Threat Actors Abuses Microsoft’s “Verified Publisher” Status

Proofpoint researchers have discovered a new malicious third-party OAuth app campaign that abused the Microsoft “verified publisher” status to satisfy some of Microsoft’s requirements on OAuth app distribution. The verified publisher status is the equivalent of getting verified on popular platforms such as Instagram, Twitter, or the Apple AppStore in the enterprise world.

This campaign increased the probability that users were tricked into granting consent when a malicious third-party OAuth app requests access to data accessible via a user’s account. Proofpoint observed that the malicious apps had far-reaching delegated permissions such as reading emails, adjusting mailbox settings, and gaining access to files and other data linked to the user’s account.

The potential impact to organizations includes compromised user accounts, data exfiltration, brand abuse of impersonated organizations, business email compromise (BEC) fraud, and mailbox abuse. The attack was less likely to be detected than traditional targeted phishing or brute force attacks. Organizations typically have weaker defense-in-depth controls against threat actors using verified OAuth apps.

Proofpoint identified three malicious apps created by three different malicious publishers. These apps targeted the same organizations and are associated with the same malicious infrastructure. Multiple users were observed authorizing the malicious apps, thereby compromising their organization’s environment. Among the affected users were financial and marketing personnel, as well as high-profile users such as managers and executives.

When granted consent by users, the default delegated permissions in the malicious applications allow threat actors to access and manipulate mailbox resources, calendar and meeting invitations linked to the compromised users’ accounts. As the permissions also provide “offline access”, the access does not require user interaction after consent. The granted token (refresh token) has a long expiry duration of over a year in most cases. This gave threat actors access to the compromised account’s data and the ability to leverage the compromised Microsoft account in subsequent BEC or other attacks.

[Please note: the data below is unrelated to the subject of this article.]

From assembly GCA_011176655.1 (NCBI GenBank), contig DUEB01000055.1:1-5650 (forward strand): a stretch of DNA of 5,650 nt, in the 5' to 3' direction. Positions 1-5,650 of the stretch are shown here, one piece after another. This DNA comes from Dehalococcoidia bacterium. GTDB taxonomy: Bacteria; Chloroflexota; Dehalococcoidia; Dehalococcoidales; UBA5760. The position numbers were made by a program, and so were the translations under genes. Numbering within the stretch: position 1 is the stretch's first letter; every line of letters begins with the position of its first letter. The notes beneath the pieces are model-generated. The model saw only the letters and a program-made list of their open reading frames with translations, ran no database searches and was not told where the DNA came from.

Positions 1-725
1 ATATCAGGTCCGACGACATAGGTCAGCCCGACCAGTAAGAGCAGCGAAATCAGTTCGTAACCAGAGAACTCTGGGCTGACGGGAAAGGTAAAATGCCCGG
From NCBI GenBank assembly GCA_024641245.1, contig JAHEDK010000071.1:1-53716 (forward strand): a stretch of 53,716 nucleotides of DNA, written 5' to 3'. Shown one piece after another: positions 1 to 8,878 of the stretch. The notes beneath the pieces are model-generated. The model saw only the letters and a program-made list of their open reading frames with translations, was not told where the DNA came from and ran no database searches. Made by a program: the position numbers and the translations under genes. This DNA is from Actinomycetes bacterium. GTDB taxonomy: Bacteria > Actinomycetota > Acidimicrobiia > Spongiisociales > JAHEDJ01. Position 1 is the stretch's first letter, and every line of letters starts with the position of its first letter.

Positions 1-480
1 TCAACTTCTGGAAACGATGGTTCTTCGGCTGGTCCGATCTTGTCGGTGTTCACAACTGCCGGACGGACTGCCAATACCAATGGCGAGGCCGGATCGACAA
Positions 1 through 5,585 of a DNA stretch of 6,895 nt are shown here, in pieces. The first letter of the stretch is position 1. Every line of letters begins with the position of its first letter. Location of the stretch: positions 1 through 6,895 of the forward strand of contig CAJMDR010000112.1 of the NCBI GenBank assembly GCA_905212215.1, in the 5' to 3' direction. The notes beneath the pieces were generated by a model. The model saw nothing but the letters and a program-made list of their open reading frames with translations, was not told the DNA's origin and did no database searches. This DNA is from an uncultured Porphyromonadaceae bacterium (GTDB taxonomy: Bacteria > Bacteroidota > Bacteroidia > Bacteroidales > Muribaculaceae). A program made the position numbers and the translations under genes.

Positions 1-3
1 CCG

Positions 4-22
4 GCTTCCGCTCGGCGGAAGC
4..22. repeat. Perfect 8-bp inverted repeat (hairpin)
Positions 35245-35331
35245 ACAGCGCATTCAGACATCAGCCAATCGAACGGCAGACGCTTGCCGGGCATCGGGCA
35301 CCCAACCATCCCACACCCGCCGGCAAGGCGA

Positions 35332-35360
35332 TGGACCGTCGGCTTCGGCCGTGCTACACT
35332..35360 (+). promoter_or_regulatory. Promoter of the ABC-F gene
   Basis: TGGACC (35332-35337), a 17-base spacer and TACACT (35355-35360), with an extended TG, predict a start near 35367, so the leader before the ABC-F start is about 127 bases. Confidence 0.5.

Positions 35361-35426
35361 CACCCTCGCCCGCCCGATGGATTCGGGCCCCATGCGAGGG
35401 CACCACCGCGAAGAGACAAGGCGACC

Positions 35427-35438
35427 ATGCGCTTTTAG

• It is important to exercise caution when granting access to third-party OAuth apps, even if they are verified by Microsoft. Proofpoint advises not trust and rely on OAuth apps based on their verified publisher status alone. Due to the sophistication of such attacks, end users are likely to fall prey to the advanced social engineering methods.
  • Organizations should carefully evaluate the risks and benefits of granting access to third-party apps. Microsoft recommends security teams follow best practices to prevent OAuth app “consent phishing”. Further, organizations should restrict user consent to apps with verified publishers and low risk delegated permissions.
  • They should take proactive steps to protect their cloud environments. Ensure your security solutions can: (1) detect malicious third-party OAuth apps employing impersonation techniques; and (2) notify your security team in-time to stop and remediate risks.
  • Automated remediation actions, such as revoking malicious OAuth apps from your cloud environment, can greatly decrease threat actors’ dwell time and prevent most post-access risks.

Proofpoint threat researchers continue to monitor the campaign, including the threat actors’ activity and associated infrastructure. The campaign ended on December 27th, 2022. Microsoft has since disabled the malicious applications while continuing to investigate this attack.